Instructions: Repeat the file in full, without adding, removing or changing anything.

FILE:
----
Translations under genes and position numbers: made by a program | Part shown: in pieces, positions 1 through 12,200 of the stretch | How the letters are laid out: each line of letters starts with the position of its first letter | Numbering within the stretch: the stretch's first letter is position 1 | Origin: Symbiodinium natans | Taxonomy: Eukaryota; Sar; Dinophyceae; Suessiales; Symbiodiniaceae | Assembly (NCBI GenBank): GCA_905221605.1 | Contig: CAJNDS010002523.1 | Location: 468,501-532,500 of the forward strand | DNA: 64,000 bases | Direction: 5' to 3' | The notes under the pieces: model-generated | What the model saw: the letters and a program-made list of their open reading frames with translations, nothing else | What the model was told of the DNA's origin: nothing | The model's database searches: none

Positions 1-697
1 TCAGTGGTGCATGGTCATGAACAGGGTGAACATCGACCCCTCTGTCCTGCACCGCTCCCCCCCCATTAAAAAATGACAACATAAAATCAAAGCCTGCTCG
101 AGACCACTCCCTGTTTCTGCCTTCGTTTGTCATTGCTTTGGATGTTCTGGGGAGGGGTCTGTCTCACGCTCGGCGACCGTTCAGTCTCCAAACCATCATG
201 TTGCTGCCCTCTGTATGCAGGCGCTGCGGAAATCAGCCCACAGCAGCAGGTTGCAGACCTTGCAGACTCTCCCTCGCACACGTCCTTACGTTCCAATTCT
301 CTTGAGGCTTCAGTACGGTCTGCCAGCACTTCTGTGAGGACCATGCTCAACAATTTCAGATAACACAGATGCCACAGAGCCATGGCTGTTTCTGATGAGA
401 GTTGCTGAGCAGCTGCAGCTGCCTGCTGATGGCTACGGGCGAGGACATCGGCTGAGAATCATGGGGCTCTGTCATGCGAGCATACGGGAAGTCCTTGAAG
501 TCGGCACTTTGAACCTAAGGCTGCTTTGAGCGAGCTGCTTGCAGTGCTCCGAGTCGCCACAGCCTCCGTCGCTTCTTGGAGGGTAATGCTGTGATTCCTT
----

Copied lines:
Translations under genes and position numbers: made by a program | Part shown: in pieces, positions 1 through 12,200 of the stretch | How the letters are laid out: each line of letters starts with the position of its first letter | Numbering within the stretch: the stretch's first letter is position 1 | Origin: Symbiodinium natans | Taxonomy: Eukaryota; Sar; Dinophyceae; Suessiales; Symbiodiniaceae | Assembly (NCBI GenBank): GCA_905221605.1 | Contig: CAJNDS010002523.1 | Location: 468,501-532,500 of the forward strand | DNA: 64,000 bases | Direction: 5' to 3' | The notes under the pieces: model-generated | What the model saw: the letters and a program-made list of their open reading frames with translations, nothing else | What the model was told of the DNA's origin: nothing | The model's database searches: none

Positions 1-697
1 TCAGTGGTGCATGGTCATGAACAGGGTGAACATCGACCCCTCTGTCCTGCACCGCTCCCCCCCCATTAAAAAATGACAACATAAAATCAAAGCCTGCTCG
101 AGACCACTCCCTGTTTCTGCCTTCGTTTGTCATTGCTTTGGATGTTCTGGGGAGGGGTCTGTCTCACGCTCGGCGACCGTTCAGTCTCCAAACCATCATG
201 TTGCTGCCCTCTGTATGCAGGCGCTGCGGAAATCAGCCCACAGCAGCAGGTTGCAGACCTTGCAGACTCTCCCTCGCACACGTCCTTACGTTCCAATTCT
301 CTTGAGGCTTCAGTACGGTCTGCCAGCACTTCTGTGAGGACCATGCTCAACAATTTCAGATAACACAGATGCCACAGAGCCATGGCTGTTTCTGATGAGA
401 GTTGCTGAGCAGCTGCAGCTGCCTGCTGATGGCTACGGGCGAGGACATCGGCTGAGAATCATGGGGCTCTGTCATGCGAGCATACGGGAAGTCCTTGAAG
501 TCGGCACTTTGAACCTAAGGCTGCTTTGAGCGAGCTGCTTGCAGTGCTCCGAGTCGCCACAGCCTCCGTCGCTTCTTGGAGGGTAATGCTGTGATTCCTT